Tuesday, July 16, 2013

3 Benefits of Being a Blog Ghostwriter

by Kelsey Jones

Many writers get into blogging because they want to have their work published online. However, if you have started blogging for a living, you will quickly learn that the benefits of not having your name on something can often far outweigh the name recognition you’ll get on a piece of content written under your name.

Writing content that isn’t going to be published under your name (and is instead published under someone else’s name) is called ghostwriting. Published authors have been using ghostwriters for years on their books, and now the market for digital ghostwriters is stronger than ever. Higher rates, more work, and better guidelines are all things you can look forward to as a ghostwriter.

Better Pay
Most bloggers charge higher rates for ghostwritten pieces over those published under their name. This is understood by most clients, as not having your work recognized as your own carries a higher cost (as you can’t usually use it in your portfolio). For ghostwriting assignments, I usually charge 15 to 30 percent more per word or per piece. This rate usually varies wildly per industry and takes some experimentation before settling into a steady ghostwriting rate.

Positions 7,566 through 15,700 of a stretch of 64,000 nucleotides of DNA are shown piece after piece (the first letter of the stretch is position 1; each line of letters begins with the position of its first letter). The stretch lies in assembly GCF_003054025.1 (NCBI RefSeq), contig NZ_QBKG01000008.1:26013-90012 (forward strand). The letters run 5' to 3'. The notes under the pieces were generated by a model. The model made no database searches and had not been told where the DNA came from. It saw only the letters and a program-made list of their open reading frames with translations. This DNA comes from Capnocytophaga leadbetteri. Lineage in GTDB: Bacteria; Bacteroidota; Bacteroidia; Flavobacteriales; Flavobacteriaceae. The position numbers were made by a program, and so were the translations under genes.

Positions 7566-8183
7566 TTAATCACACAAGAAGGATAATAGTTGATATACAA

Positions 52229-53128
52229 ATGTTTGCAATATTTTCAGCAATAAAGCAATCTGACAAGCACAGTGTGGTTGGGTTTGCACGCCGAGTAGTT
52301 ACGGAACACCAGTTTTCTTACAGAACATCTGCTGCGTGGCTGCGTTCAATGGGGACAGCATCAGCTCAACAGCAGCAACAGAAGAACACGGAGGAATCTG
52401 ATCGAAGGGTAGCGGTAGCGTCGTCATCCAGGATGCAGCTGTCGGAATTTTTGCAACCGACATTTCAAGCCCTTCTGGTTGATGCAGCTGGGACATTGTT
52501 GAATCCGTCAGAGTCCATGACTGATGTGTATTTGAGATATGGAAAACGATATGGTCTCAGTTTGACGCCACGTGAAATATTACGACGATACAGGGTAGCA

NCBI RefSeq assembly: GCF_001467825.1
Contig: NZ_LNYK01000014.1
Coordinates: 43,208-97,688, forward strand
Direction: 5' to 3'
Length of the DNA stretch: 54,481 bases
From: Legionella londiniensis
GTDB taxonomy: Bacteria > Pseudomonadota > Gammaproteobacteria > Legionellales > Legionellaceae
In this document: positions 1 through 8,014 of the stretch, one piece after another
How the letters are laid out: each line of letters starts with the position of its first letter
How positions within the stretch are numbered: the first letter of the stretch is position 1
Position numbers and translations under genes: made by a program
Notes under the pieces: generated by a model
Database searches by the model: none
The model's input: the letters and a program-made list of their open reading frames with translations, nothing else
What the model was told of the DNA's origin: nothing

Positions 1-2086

More Opportunities
Many clients are specifically looking for ghostwriters for their own marketing/blog content or to for their clients. Because the quality of content has a significant impact on a website’s traffic and search rank, companies are looking for great bloggers who can craft unique and engaging content. As many companies begin to realize how important blogging can be a website’s ROI and engagement, they will begin to hire more writers as well. What does this mean for bloggers? There will be more ghostwriting assignments available to go around. If you are okay with ghostwriting, this can allow for more clients than you might have received had you been adamant about your name being attached to any work you produce.

More Structure
More rules and guidelines might be viewed as a negative aspect of ghostwriting, but many bloggers see it as a benefit. For writers who are given free rein on assignments they attach their name to, it can be difficult at times to continuously come up with new blogging topics, due to that pesky writer’s block. However, many ghostwriting assignments have specific guidelines for content length, topic, and frequency, which can help the creative process when it comes to composing posts. We all need a break from idea generation, and more structure can often help.

This article originally appeared on the Blog Herald.

Visit Kelsey Jones' website: The Social Robot.

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